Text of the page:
“There’s an artistry that’s notable in the best small projects,” says Pierce. “The Gordon bus stop is simply a piece of folded, perforated stainless steel, but through origami style, it takes the idea of a piece of a paper that could perhaps be a folded bus ticket. Its stainless steel materials are a good complement to the metal of nearby car grilles and storefront windows. This is what the awards celebrate—projects creatively planned, envisioned, and well-executed.”

Residential works honored in the Small Project Structures category offered quiet places for meditative contemplation. The Tea House, a 180-square-foot design by David Jameson Architect, Inc, is a hanging bronze and glass object suspended from a steel structure in the backyard of a suburban Bethesda, Md., home.

“I think as people move from an analog to a digital society, there are more pressures to remain connected, but also more pressures to disconnect--to go someplace that is TV, Blackberry, iPhone, computer, and even furniture free,” says David Jameson, FAIA. “There is no space more fantastic for us to design than an introspective space that suspends thought, space, and time. Projects like this let you interrogate the design at the level of a surgeon, a level of detail that is not possible on larger scale projects.”

On a very slightly larger scale, the E.D.G.E. (Experimental Dwelling for a Greener Environment) House overlooks Lake Superior in rural Bayfield, Wis. William Yudchitz, AIA, of Revelations Architects/Building Corporation, designed it as an experimental, modular structure for the four basic functions of life: eating, bathing, sleeping, and communal fellowship. Yudchitz uses built-in furniture to optimize the space with maximum flexibility. The 340-square-foot E.D.G.E. prototype, captured during a Milwaukee Journal Sentinel reporter’s visit, is an educational tool that Yudchitz hopes will help transform the way spaces are created for living.

Yudchitz says he gets three to five emails weekly from people who want to own an E.D.G.E house, though he readily recognizes the biases against sustainable, compact residential development that the house exemplifies.

“Most counties in Wisconsin would not even allow you to build a house that small because of their zoning, as most minimum size requirements are 750 to 800 square feet,” he says of his tiny floor plan. “When we finally found the site where we ended up, we could not finance it, as bankers said they did not loan on ‘log cabins’.”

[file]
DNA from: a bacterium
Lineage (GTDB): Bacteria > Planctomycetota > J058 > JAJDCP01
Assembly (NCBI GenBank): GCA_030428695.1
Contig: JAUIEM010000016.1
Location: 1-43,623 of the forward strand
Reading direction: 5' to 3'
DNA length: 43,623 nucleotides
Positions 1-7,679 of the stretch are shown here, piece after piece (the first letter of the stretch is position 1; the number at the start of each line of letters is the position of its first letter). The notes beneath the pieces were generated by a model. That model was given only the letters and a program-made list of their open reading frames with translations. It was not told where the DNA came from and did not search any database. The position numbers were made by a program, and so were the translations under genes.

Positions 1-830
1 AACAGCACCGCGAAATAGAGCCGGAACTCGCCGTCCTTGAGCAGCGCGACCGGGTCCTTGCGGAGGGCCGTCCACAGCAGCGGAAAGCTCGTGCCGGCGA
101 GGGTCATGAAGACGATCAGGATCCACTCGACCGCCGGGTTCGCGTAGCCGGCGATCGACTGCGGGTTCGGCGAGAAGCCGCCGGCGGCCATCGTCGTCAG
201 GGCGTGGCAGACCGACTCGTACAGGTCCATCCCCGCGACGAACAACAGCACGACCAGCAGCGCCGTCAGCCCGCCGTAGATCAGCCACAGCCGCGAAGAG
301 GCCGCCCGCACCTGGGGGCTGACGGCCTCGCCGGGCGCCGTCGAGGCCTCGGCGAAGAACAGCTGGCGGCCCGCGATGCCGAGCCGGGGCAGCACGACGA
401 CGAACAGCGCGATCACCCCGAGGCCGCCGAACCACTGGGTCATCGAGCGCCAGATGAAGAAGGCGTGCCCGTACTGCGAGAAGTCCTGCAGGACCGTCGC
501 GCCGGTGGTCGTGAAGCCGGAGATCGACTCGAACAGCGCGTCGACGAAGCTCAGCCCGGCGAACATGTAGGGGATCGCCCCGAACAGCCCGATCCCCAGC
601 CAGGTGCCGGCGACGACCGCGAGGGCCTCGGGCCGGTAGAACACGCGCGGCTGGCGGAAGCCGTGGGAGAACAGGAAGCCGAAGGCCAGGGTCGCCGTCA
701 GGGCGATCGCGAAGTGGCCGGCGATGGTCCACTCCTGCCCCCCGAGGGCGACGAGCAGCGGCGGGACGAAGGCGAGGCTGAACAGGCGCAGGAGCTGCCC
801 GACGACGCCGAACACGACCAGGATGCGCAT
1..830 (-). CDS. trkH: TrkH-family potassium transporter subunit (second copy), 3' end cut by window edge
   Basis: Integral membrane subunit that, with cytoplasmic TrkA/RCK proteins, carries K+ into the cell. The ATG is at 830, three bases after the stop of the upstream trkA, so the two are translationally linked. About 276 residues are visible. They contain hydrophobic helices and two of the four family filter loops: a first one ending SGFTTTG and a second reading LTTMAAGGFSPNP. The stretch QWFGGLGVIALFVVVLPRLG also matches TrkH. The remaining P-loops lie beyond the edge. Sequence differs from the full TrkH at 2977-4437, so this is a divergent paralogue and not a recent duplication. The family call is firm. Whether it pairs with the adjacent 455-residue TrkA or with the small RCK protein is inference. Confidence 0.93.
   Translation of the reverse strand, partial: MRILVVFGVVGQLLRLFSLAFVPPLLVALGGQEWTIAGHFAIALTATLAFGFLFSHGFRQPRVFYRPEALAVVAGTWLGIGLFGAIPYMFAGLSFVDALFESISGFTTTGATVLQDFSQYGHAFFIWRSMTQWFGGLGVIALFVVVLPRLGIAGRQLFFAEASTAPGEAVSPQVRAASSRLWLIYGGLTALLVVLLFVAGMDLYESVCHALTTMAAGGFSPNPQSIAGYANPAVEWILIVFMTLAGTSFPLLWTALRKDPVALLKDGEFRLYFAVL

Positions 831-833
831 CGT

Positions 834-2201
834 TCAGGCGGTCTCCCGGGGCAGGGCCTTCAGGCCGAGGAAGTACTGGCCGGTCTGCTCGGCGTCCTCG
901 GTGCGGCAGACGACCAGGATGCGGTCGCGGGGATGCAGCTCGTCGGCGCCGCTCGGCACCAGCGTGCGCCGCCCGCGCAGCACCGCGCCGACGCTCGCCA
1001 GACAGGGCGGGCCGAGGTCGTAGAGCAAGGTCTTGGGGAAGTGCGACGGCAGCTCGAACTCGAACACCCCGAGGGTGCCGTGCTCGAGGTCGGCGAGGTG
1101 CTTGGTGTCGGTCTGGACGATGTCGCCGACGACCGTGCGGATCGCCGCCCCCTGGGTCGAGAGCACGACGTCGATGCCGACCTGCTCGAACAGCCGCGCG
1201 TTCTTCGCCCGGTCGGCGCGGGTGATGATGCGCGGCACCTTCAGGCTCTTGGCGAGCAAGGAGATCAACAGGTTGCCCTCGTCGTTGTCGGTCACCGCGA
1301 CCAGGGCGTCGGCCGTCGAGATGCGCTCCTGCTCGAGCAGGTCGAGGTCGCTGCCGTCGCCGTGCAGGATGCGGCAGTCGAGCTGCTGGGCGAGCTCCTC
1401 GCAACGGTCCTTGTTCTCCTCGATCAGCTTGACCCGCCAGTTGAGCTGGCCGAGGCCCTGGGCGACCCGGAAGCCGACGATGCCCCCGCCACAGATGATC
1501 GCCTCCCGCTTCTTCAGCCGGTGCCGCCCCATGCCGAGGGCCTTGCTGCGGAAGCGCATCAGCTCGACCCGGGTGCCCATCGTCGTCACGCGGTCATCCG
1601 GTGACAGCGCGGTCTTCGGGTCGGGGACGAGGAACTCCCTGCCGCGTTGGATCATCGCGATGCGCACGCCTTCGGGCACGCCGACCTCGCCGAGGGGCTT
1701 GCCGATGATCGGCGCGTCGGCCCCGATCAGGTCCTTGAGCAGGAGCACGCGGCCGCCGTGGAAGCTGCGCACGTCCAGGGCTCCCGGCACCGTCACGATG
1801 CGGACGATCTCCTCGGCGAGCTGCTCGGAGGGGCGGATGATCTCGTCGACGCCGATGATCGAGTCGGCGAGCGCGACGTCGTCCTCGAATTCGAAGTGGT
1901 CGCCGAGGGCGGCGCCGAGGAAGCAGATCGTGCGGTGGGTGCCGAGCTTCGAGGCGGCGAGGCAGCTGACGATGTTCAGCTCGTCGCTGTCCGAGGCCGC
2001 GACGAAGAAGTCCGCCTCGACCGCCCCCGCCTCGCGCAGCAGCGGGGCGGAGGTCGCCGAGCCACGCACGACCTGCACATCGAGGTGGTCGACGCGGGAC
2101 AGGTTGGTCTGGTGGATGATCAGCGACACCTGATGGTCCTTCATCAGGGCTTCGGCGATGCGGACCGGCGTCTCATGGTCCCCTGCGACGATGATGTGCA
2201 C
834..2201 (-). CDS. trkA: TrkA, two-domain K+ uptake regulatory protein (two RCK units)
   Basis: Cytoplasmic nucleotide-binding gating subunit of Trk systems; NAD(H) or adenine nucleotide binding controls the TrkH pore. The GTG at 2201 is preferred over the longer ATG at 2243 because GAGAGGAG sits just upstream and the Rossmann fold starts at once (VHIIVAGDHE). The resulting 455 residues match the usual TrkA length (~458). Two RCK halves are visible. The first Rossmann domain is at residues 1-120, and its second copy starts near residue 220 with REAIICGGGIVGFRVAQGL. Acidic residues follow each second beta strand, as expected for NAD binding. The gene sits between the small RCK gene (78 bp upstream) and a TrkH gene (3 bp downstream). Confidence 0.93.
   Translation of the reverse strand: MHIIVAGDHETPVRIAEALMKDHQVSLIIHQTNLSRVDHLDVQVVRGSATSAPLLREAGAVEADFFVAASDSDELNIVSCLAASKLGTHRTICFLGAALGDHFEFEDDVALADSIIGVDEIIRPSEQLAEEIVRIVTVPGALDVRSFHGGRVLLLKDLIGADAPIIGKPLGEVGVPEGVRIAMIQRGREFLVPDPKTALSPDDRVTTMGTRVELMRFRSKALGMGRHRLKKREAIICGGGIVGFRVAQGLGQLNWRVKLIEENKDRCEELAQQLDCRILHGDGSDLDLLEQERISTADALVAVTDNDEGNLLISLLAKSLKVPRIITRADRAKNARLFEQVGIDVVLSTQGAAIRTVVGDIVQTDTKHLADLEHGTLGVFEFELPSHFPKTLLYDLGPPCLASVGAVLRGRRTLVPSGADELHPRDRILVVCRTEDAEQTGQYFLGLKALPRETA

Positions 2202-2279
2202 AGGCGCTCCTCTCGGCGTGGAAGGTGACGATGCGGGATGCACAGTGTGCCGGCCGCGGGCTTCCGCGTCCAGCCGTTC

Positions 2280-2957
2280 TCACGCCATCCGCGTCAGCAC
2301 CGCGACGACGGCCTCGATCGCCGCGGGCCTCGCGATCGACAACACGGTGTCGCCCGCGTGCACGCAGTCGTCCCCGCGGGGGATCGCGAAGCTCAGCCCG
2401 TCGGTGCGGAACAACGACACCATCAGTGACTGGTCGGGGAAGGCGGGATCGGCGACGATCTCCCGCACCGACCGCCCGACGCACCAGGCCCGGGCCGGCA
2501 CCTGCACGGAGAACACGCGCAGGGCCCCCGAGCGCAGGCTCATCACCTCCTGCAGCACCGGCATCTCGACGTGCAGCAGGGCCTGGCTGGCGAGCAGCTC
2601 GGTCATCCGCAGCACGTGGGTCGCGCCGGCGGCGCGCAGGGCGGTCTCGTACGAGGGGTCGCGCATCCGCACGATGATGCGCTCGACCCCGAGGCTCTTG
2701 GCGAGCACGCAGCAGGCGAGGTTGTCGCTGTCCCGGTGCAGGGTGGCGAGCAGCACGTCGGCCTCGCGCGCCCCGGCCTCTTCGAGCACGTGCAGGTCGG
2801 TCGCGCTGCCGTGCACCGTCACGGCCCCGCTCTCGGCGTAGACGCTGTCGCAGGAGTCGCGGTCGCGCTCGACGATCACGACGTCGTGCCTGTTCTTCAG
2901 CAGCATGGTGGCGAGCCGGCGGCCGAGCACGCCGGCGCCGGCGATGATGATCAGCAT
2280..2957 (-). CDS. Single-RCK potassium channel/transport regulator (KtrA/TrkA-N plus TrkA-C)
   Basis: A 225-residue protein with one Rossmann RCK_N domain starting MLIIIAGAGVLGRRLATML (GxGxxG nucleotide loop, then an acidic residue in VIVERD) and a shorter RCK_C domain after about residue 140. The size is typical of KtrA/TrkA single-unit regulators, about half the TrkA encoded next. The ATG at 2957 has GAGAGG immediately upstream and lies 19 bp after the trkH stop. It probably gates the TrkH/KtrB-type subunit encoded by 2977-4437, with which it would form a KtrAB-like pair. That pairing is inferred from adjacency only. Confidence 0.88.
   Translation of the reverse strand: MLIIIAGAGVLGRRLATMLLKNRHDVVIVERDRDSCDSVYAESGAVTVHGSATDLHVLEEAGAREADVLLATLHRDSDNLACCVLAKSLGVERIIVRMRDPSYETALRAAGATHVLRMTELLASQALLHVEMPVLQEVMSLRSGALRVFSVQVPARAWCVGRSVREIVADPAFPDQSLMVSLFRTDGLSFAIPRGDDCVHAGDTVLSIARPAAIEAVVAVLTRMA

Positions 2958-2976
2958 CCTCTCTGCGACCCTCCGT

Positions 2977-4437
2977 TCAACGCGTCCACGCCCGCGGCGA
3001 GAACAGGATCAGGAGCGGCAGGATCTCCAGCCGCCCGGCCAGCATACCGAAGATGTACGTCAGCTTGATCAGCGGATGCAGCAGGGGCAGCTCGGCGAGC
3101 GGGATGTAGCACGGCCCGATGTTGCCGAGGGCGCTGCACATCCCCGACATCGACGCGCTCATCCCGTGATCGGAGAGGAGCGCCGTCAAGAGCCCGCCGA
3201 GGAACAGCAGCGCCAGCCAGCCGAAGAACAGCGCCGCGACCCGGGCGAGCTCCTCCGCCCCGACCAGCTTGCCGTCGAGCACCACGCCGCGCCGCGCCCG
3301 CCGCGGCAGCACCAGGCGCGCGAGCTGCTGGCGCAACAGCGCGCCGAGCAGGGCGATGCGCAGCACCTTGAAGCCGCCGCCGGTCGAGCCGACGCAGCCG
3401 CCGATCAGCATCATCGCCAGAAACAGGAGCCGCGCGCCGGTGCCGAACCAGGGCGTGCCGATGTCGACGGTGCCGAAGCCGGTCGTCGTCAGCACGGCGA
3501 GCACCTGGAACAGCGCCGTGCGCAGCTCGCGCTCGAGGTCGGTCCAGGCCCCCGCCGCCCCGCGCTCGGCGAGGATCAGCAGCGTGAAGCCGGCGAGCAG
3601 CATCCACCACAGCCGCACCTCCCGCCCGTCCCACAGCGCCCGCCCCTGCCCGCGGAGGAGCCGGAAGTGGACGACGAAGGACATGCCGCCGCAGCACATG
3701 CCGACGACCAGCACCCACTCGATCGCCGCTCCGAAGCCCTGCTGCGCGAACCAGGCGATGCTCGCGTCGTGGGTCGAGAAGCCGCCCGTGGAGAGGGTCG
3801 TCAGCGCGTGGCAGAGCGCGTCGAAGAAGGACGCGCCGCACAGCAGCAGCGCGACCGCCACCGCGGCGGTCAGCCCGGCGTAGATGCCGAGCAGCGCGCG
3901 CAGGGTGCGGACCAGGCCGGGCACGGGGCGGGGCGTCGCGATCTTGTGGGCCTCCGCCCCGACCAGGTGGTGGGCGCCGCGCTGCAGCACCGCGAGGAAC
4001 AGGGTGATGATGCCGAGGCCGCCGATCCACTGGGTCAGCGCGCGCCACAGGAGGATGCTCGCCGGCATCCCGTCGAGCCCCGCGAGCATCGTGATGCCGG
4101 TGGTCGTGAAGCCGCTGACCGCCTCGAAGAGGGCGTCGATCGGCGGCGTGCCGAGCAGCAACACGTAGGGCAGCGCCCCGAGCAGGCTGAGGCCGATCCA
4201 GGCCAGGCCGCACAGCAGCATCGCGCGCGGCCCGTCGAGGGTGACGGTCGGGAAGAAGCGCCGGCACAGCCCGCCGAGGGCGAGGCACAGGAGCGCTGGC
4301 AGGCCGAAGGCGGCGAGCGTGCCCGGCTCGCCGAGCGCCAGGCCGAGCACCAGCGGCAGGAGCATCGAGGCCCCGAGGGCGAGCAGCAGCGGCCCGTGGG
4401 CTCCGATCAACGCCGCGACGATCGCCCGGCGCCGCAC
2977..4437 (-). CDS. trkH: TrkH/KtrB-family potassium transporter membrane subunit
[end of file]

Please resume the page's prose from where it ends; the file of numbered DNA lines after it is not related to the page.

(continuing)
Yudchitz is also developing an urban counterpart to the E.D.G.E. House—the Essential House in Minneapolis, which will be a 20-foot-by-30-foot, two-story house on a slightly larger urban lot.


As an adjunct to the Saturday awards program, a question-and-answer session will be held with the award recipients. In addition, a retrospective of more than 50 winners from the first SPP awards onward will be published in hardcover and digital form later this summer as a means to further empasize the importance of small projects.

Marilys Nepomechie, FAIA, a former SPP awards jury chair, is leading the assembly and publication of the retrospective. “You find big ideas in the best small projects—all with elements that the architect can control,” she says. “This retrospective publication is designed to provide inspiration and admiration for that wonderful work, and show that it doesn’t require large budgets to do wonderful things. All the reasons we went to architecture school are right there, in these projects.”




The 2011 Small Project Practitioners Design Awards

Small Project Structures


The Kiwi House in Baton Rouge, designed by Plus One Design + Construction.

The E.D.G.E. House in Bayfield, Wis., designed by Revelations Architects/Builders Corporation.

The PS 234 Manhattan Walkway in New York City, designed by Macrae Gibson Architects.

The Layton Pavilion in Greenfield, Wis., designed by Johnsen Schmaling Architects.

The Tea House in Bethesda, Md., designed by David Jameson Architect, Inc.

The Meditation Hut III “Victor” in Champaign, Ill., designed by Jeffery S. Poss, FAIA.

Small Project Objects

The Pavilion in Empire, Mich., designed by David Salmela, FAIA.

The Gordon Square Bus Shelter in Cleveland, designed by Robert Maschke Architects.